healing, narcissism, narcissist, narcissistic abuse, littleredsurvivor.com

Five Ways to Heal After Narcissistic Abuse

There’s a story about a mother who always cut the loaf off at both ends every time she made it for dinner. Her daughter kept up the tradition and eventually her granddaughter did it too. Then one day the granddaughter asked her grandmother why she cut off the ends of the loaf. The grandmother laughed when she realized the family had made a tradition out of it because she had only done it because her serving plate was too short for the whole loaf. This is what it’s like sometimes when we keep doing the things our parents did without thinking about it.

healing, narcissism, narcissist, narcissistic abuse, littleredsurvivor.com

It’s hard to know ourselves when we were told how to act and what to like and how to be. How can we let go of the prejudices and abuses of the last generations so we can have a freer start in our own lives? It starts with a deconstruction of what we were told. One way of finding our true selves is to clear the table of all of the old patterns we were forced to submit to during our time with narcissistic people. Even in healthy families children grow up and discard their parents habits and grudges because they don’t fit, but it’s hard to know what doesn’t fit unless we know ourselves first.

If you grew up in a home or church that taught you that it’s selfish to take care of yourself, you might feel a little guilty when it comes to self-growth and care, but this is how we thrive. Many Christians were taught to give whatever they had to others–even before taking care of their own needs. So here are five ways to promote healing from narcissistic abuse.

1. Practice Mindfulness
Many of us who have dealt with pain and trauma in the past have learned to numb out on food or shopping or sex (or insert your favorite guilty pleasure here). It’s hard to be present to the people and environment around us when we are absorbed in a show or cramming our stomach with peanut butter cups. There is nothing wrong with a treat or a good show, but often we think this is what life is about because it’s too painful to go outside and live our lives in the real world. Donald Miller once said when we die, we will realize our lives are about loving people and we spent way too much time watching TV.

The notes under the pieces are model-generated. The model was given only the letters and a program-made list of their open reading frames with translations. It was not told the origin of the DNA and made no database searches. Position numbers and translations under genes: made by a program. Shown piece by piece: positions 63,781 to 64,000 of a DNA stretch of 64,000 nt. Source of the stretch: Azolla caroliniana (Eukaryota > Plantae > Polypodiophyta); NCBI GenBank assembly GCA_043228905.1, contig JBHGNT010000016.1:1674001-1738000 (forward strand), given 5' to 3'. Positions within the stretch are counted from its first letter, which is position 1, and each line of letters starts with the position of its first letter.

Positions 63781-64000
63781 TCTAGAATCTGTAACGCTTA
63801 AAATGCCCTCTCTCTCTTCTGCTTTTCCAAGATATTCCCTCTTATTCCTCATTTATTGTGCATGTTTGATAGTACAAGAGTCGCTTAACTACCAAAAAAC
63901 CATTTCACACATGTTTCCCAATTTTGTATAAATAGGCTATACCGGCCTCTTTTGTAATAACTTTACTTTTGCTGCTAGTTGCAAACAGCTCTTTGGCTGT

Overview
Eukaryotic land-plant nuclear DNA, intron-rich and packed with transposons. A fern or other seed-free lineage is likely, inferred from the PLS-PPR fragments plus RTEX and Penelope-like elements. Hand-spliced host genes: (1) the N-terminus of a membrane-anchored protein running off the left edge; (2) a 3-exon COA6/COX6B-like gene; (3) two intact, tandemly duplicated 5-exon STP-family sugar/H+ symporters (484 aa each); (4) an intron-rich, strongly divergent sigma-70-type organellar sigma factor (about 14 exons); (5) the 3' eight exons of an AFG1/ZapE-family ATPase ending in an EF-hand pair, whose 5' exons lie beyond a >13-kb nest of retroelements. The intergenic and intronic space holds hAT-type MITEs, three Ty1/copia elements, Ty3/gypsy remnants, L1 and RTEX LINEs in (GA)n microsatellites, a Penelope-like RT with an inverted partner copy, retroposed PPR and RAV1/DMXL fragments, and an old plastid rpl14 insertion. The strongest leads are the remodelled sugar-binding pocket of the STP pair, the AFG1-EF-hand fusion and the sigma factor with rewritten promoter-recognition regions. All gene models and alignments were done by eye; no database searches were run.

To practice mindfulness is to become present to our bodies and life as it is happening around us. Did we already eat a 450 calorie dessert for lunch? Then maybe we can skip dessert for supper and go for a walk instead. Or perhaps your  spouse keep asking when you can go to a movie or hike or to dinner with them, but you feel compelled to work late every night.

Mindfulness teaches us to become more aware of not only our own bodies, but of our relationship to the earth and the other people on it. When we are awake and aware, we can better nurture ourselves so we can share with others out of our abundance of time, energy and other resources. Without mindfulness, we can become compulsive in our habits and lose track of the things and people that really matter to us.

2. Create Hygge 
The Danish word Hygge (pronounced hoo-ga) is hard to translate into other languages, but it is about embracing a sort of coziness and homespun comforts that call you home on a cold winter’s night. It usually requires fairy lights and a warm mug of your favorite drink in your hands, but it’s also as simple as homemade oatmeal with all your favorite toppings.

Hygge requires a sense of mindfulness with yourself and others. It’s been said you can try hygge alone with your dog, but it’s always better shared with the people you love. Hygge requires planning ahead to make things special. There are cookbooks filled with hygge comfort foods and interior design books to help you create a hygge ambiance for your home or next dinner party.